In mice exposed to cigarette smoke for 5 months, combining the last 2 months with intranasal ciglitazone, an anti-inflammatory peroxisome proliferator-activated receptor-γ agonist, restored alveolar dimensions and lung volume compared with controls.97 Similarly, in a cigarette-smoke mouse model, treatment for 2 months after smoke cessation with a combination of the antioxidants vitamin C and E restored alveolar dimensions,98 and in mice exposed to cigarette smoke for 8 months, causing pulmonary hypertension and emphysema, administration of N6-(1-iminoethyl)-L-lysine, an inhibitor of inducible nitric oxide synthase for an additional 3 months completely restored alveolar number and regenerated septal elastin fibres.99 These studies are intriguing as they suggest ameliorating a hostile microenvironment with anti-inflammatory, antioxidant or antinitrosative treatments might allow endogenous regenerative mechanisms to restore architectural defects (figure 1).
Clinical trials with regenerative therapies
Therapeutic attempts to stimulate lung regeneration in COPD are limited to four relatively short-term clinical trials with retinoids. Two studies in patients with emphysema used a crossover design with orally administered ATRA.100 101 In both studies, ATRA was well tolerated but no differences were observed in CT, lung function or quality of life scores between treatment groups. Average plasma ATRA levels following drug administration declined over the study period, attributed to autoinduced catabolism,101 so it is unclear whether ATRA reached cell types necessary for repair.
Two parallel-group, placebo controlled trials were conducted with the RAR-γ selective agonist palovarotene. One study used patients with emphysema secondary to alpha-1-antitrypsin deficiency; no differences in CT scores or lung function were observed, although palovarotene protected against the effect of exacerbations on decline of lung density, a measure of emphysema progression.102 The second involved patients with CT-confirmed smoking-related emphysema.103 No significant efficacy was reported overall, although posthoc subgroup analysis found that patients with lower zone disease had reductions in decline of FEV1, gas diffusing and exercise capacity compared with placebo.
While the overall failure of the retinoid trials is disappointing, the findings that an RAR-γ agonist may reduce the rate of decline in a subset of patients, particularly during exacerbations,102 may warrant further investigation. Although these findings are yet to be corroborated in independent studies, they suggest that biological activity of retinoids in patients with emphysema and may reflect regenerative potential. A regenerative pharmacology approach with potential to slow lung function decline may be an acceptable therapeutic intervention. Notably, our recent finding that RA pathway activation restricted adult lung epithelial progenitor cell proliferation while promoting differentiation, highlights the possibility that RA signalling might need to be carefully, transiently repressed, then reactivated in the lung epithelium, to allow regenerative growth and correct differentiation in diseased adult lung tissue.94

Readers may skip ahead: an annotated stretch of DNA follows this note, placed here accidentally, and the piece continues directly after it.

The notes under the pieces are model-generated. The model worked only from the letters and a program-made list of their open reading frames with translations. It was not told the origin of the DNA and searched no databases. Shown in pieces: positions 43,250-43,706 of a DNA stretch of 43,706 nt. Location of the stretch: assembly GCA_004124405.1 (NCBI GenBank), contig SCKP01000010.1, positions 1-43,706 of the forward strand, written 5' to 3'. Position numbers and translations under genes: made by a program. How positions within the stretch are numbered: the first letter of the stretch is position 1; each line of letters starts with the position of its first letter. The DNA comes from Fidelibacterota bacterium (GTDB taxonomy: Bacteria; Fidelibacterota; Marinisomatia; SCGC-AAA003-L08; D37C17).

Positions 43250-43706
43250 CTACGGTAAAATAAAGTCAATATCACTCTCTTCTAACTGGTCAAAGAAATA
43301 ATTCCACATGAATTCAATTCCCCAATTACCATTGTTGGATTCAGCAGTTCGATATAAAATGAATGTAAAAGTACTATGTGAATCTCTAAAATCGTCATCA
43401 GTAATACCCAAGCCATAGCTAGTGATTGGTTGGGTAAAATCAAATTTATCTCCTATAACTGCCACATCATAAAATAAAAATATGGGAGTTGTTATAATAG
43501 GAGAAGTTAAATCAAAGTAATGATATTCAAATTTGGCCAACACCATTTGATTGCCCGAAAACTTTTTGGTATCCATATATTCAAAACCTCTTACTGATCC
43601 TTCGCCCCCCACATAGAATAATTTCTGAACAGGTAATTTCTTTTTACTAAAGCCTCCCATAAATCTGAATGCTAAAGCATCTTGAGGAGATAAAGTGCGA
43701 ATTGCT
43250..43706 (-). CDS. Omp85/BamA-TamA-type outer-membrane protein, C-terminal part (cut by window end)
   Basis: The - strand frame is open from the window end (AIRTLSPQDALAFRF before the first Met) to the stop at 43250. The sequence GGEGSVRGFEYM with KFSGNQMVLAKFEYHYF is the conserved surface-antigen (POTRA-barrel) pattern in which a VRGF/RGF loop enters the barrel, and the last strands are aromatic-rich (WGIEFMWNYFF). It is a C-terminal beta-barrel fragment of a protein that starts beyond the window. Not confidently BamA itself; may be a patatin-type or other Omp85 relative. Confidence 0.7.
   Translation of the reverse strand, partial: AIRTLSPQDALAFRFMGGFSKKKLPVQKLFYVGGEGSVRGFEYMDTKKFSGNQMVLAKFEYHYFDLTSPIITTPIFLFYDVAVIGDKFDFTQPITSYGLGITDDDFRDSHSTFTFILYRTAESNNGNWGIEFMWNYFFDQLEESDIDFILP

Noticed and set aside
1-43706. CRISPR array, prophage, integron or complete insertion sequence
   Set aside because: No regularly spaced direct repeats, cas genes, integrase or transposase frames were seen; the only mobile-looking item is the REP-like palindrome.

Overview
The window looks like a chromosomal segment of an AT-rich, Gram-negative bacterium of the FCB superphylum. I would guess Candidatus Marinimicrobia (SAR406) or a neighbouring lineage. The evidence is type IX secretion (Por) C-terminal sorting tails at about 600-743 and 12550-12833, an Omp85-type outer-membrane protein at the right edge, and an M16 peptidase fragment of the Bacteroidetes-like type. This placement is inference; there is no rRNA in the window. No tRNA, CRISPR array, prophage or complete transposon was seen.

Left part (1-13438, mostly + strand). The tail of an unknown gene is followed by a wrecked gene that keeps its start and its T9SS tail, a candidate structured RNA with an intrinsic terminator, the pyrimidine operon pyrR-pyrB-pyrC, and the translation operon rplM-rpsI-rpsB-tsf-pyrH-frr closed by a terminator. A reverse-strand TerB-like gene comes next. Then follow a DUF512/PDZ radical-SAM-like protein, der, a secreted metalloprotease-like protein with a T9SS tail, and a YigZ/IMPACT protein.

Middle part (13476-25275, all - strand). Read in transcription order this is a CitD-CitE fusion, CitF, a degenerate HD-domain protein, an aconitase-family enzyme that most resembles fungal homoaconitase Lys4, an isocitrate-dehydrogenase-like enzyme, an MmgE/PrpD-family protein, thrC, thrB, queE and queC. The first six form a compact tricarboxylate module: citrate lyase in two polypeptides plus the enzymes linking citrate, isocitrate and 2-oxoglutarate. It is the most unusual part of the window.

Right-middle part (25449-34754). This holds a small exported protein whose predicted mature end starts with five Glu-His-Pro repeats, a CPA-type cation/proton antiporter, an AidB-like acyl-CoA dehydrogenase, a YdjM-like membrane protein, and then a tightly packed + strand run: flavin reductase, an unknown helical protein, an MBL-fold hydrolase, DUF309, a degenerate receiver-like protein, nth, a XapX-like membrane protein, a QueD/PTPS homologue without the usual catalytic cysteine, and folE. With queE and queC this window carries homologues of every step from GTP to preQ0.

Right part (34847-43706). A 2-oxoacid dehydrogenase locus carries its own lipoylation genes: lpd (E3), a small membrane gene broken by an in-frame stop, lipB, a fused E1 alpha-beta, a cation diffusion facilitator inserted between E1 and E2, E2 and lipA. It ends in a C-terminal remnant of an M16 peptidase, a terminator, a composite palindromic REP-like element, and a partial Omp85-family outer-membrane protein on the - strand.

Future challenges and therapeutic potential of regenerative pharmacology
The anatomical and physiological differences between mouse and human lung highlight the need for predictive preclinical human models of COPD, which are currently scarce. The extent to which regenerative mechanisms remain competent in human COPD lung remains to be fully characterised. Novel approaches including transcriptional profiling of human lung tissue at single-cell resolution are transforming our understanding of the cellular composition of the adult human lung, an example being the recent discovery of the pulmonary ionocyte;104 105 such an approach applied to COPD lung may provide new insights into regenerative competence of diseased lung tissue.106 Air-liquid-interface or lung-on-chip methods that recapitulate human small airways may help to elucidate mechanisms to regenerate terminal bronchioles in COPD.63 107
Given the complex nature of endogenous lung repair, it is likely that activation of multiple signalling pathways is required to stimulate regeneration in COPD; a better understanding of cell-specific roles of molecular pathways in lung regeneration is needed. The optimal timing, duration and method of delivery of regenerative factors remain entirely unknown. Targeting correct cell populations, specifically and precisely, with the correct pharmacological tools will be an additional challenge. For example, sequential activation of stem cell division, then differentiation, in concert with induction of angiogenesis, may be needed. As dysregulated proteolysis may deplete matrix substrate in severe COPD, a successful regenerative therapy is likely to require controlled synthesis and organisation of matrix to provide regenerating cells an endogenous scaffold for restoration of functional tissue.